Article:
During the day – whether you have ADHD or not – there are thousands of things and hundreds of expectations to fulfill – which, truly, can become overwhelming for anyone, let alone someone with ADHD. The night offers a reprieve from these pressures and expectations, allowing you to be more relaxed, have a pressure-free mindset, and be more productive. 

Being a Night Owl Comes With Sleep Problems Too!

While nighttime can often be a haven for productivity for people with ADHD, it’s important to recognize the downfalls of late-night activities too – sleep problems! The connections between nighttime productivity in ADHD and sleep problems in ADHD can be because of numerous factors such as; 

1. Delayed Sleep Phase:

If you live with ADHD, then you may experience delayed sleep, meaning that your natural circadian rhythm is shifted, making it challenging for you to fall asleep at a reasonable hour. This misalignment can disrupt your sleep-wake cycle, contributing to various sleep issues. 

2. Stimulant Medications:

If you have ADHD, then you might be prescribed stimulant medications by your healthcare professional to manage your symptoms. These stimulant medications can have a delayed impact on your sleep, making it harder for you to wind down at night.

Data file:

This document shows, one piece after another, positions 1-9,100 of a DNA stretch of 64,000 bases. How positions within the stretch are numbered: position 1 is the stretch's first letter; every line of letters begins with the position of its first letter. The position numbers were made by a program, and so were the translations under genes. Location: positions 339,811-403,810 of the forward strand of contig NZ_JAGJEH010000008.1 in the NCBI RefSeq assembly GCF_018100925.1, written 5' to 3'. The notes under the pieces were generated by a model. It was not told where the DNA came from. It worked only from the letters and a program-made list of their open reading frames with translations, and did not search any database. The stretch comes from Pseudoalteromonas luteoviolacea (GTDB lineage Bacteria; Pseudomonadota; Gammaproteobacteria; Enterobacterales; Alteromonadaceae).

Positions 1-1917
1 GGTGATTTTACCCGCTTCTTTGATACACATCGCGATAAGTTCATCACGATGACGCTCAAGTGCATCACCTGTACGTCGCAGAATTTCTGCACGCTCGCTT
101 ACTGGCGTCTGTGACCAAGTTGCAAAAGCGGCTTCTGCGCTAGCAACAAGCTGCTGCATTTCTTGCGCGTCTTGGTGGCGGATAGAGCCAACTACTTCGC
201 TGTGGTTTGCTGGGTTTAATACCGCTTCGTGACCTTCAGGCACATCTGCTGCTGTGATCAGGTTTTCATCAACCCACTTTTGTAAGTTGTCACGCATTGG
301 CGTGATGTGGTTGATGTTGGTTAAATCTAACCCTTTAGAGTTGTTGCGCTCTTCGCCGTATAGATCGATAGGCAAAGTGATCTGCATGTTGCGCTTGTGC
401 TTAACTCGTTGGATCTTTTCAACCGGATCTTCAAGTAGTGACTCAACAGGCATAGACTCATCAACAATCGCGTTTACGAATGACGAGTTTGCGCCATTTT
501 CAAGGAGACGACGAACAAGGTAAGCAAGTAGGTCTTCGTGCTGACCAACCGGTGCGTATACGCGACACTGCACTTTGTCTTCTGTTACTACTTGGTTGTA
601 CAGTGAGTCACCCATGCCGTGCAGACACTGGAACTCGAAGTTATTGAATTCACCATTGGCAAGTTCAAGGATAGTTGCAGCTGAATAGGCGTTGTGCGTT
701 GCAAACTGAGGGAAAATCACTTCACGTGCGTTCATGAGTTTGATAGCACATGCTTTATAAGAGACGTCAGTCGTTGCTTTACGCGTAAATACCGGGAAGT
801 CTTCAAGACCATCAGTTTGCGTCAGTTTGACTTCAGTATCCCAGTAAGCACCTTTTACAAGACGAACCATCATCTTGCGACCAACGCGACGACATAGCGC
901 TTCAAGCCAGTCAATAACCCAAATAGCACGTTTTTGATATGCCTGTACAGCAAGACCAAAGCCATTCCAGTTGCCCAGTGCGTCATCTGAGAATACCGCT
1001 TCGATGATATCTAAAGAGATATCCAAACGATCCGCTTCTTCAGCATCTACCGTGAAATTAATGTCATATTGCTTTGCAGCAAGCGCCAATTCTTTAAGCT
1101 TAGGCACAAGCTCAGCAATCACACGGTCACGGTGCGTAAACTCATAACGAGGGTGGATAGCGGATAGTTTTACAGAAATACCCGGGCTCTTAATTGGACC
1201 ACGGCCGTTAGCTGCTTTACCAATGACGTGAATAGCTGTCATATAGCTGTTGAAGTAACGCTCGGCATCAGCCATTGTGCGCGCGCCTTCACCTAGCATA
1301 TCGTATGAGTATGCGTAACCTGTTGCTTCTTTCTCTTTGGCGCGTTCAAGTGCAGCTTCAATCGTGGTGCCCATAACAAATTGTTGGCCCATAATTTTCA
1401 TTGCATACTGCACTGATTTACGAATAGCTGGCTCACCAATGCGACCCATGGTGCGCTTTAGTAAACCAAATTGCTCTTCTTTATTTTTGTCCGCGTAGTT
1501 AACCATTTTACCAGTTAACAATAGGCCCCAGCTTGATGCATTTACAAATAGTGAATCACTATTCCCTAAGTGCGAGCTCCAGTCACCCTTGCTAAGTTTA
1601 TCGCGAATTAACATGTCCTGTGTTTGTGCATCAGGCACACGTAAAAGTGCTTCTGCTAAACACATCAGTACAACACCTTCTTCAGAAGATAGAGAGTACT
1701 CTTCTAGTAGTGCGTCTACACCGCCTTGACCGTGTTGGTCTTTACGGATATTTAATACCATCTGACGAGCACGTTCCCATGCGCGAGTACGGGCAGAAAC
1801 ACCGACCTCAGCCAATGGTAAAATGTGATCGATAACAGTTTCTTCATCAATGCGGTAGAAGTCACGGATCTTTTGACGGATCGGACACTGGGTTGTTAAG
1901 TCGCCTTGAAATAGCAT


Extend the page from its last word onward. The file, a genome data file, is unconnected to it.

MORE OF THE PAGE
3. Hyperarousal:

When we talk about ADHD, we often talk about hyperarousal – mentally and physically. This hyperarousal can carry into the night, making it challenging for you to relax, wind down your state of hyperactivity, and sleep. 

4. Coping Mechanism:

For many with ADHD, nighttime productivity can be a coping mechanism to manage the challenges they face in their daytime. This, frankly unhealthy coping technique, can contribute to your delayed sleep and even daytime fatigue.

5. Executive Dysfunction:

Working late at night can even worsen ADHD symptoms such as executive dysfunction. Everyone needs to sleep, and having irregular sleep habits can worsen symptoms.

You might become a night owl, have no time or energy for socializing in the daytime, and even become less productive during the day. 

How to Be Focused At Night, Even With ADHD?

So, how can you – with ADHD – be focused without compromising your nighttime? Here are some tips! 

If you have ADHD, then you might even feel-good working during the night. You might find that you finish your work faster and better! To keep things healthy and from crossing into unhealthy territory, you can avoid social media and doomscrolling. Social media can be an unhealthy distraction and scrolling mindlessly can only affect your productivity and compromise your nighttime. 

You can also remove clutter from your work area. This will help you to be less distracted and more focused. You can also work on setting an agenda – a to-do list of sorts – for your evening and how you’ll get your work done.